Name Description
LAFS.1112.W.3.AP.7a: Follow steps to complete a short or sustained research project to build knowledge on a topic or text, answer a question and/or solve a problem (e.g., determine topic, locate information on a topic, organize information related to the topic, draft a permanent product).

LAFS.1112.W.3.8 (Archived Standard): Gather relevant information from multiple authoritative print and digital sources, using advanced searches effectively; assess the strengths and limitations of each source in terms of the task, purpose, and audience; integrate information into the text selectively to maintain the flow of ideas, avoiding plagiarism and overreliance on any one source and following a standard format for citation.
Related Access Points
Name Description
LAFS.1112.W.3.AP.8a: Gather (e.g., highlight, quote or paraphrase from source) relevant information about the topic or text from authoritative print and/or digital sources.
LAFS.1112.W.3.AP.8b: Gather relevant information about the topic or text and stated claim from authoritative print and/or digital sources.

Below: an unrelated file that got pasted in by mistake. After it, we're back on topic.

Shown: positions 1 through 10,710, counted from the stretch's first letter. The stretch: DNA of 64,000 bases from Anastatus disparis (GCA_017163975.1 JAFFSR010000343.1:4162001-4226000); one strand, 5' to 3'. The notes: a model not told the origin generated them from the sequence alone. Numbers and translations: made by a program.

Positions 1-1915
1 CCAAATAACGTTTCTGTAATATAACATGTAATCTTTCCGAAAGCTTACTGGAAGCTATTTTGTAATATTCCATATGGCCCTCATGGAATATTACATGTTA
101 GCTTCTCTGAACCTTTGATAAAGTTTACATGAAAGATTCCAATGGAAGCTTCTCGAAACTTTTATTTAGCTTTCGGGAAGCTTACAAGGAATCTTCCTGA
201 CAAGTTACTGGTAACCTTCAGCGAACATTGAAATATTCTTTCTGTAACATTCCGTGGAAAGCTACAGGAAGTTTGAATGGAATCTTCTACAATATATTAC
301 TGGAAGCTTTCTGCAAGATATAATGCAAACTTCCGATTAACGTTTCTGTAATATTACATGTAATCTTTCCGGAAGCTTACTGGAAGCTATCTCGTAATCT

LAFS.1112.W.3.AP.8c: Integrate information presented by others that is determined to be the most appropriate for the task, purpose and audience into the writing product while avoiding plagiarism.
LAFS.1112.W.3.AP.8d: Use a standard format to write citations.
LAFS.1112.W.3.AP.8e: Avoid plagiarism when integrating multiple sources into a written text or when discussing/referring to text.

LAFS.1112.W.3.9 (Archived Standard): Draw evidence from literary or informational texts to support analysis, reflection, and research.
  1. Apply grades 11–12 Reading standards to literature (e.g., “Demonstrate knowledge of eighteenth-, nineteenth- and early-twentieth-century foundational works of American literature, including how two or more texts from the same period treat similar themes or topics”).
  2. Apply grades 11–12 Reading standards to literary nonfiction (e.g., “Delineate and evaluate the reasoning in seminal U.S. texts, including the application of constitutional principles and use of legal reasoning [e.g., in U.S. Supreme Court Case majority opinions and dissents] and the premises, purposes, and arguments in works of public advocacy [e.g., The Federalist, presidential addresses]”).